Last Wednesday, I attended a meeting at my son’s high school for parents of those in the Junior Class and the College Guidance Counselors.  Bear in mind that I have two extraordinary daughters, older than my son.  Emily is a 2011 graduate of The University of Texas at Austin, majoring in Cell Molecular Biology, and working on getting into medical school now.  Taylor is a junior at Belmont University, majoring in Business/Marketing, and minoring in Classical Vocal Music Performance.  So, it’s safe to say that I know a little bit about getting kids off to college.  It’s also important to note that I have a B.A. in Psychology and Elementary Education, and a graduate degree in Social Work.  Because, I gotta be honest here, the meeting got reeeeeaaallly long for me.  Don’t get me wrong:  I have nothing but complete respect for the counselors and their college guidance systems, and I think Joey is the luckiest boy in the world for being at a high school that cares so very much about getting kids into the colleges that are the right fit for them.  Really I do!  But they went on for an hour about child development and good fits and making the kids drive the process.  I started to feel a little bit insulted, you know? And I can’t get that hour back!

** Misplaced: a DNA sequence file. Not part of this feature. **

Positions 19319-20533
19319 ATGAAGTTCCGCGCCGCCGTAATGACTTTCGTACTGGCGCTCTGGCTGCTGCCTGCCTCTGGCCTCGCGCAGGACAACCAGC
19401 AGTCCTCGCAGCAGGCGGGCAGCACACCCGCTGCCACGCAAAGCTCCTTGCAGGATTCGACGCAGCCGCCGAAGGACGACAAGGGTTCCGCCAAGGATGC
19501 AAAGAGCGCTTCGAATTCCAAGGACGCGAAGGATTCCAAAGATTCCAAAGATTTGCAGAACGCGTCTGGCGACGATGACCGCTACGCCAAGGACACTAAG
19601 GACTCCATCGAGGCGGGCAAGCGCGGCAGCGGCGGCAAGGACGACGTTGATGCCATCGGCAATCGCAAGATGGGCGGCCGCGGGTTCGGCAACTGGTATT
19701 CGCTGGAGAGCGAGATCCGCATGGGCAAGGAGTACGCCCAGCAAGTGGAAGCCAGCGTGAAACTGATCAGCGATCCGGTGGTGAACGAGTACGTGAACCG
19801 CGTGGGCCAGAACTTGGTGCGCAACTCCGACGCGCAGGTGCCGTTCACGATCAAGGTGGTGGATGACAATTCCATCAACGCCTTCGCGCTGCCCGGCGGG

What really got my goat, though, was when they started telling us about how they were going to administer the Myers-Briggs Type Indicator to our children.  Myers-Briggs is a personality test to help those who take it understand what kind of people they are and what types of people they will mesh well with or not do so well with.  It helps you know if you’re an introvert/leader, or a judgmental extrovert, and stuff like that.  I’ve known about Myers-Briggs for quite some time, and I will be honest:  I’ve never been a fan.  While learning about one’s personality type can be really helpful, and I do see the value for teenagers just putting their big toes in the Ocean Adulthood, I tense at any device that seeks to put individuals into boxes.  Which is what, I think, this test does.  And don’t we have enough boxes in our lives?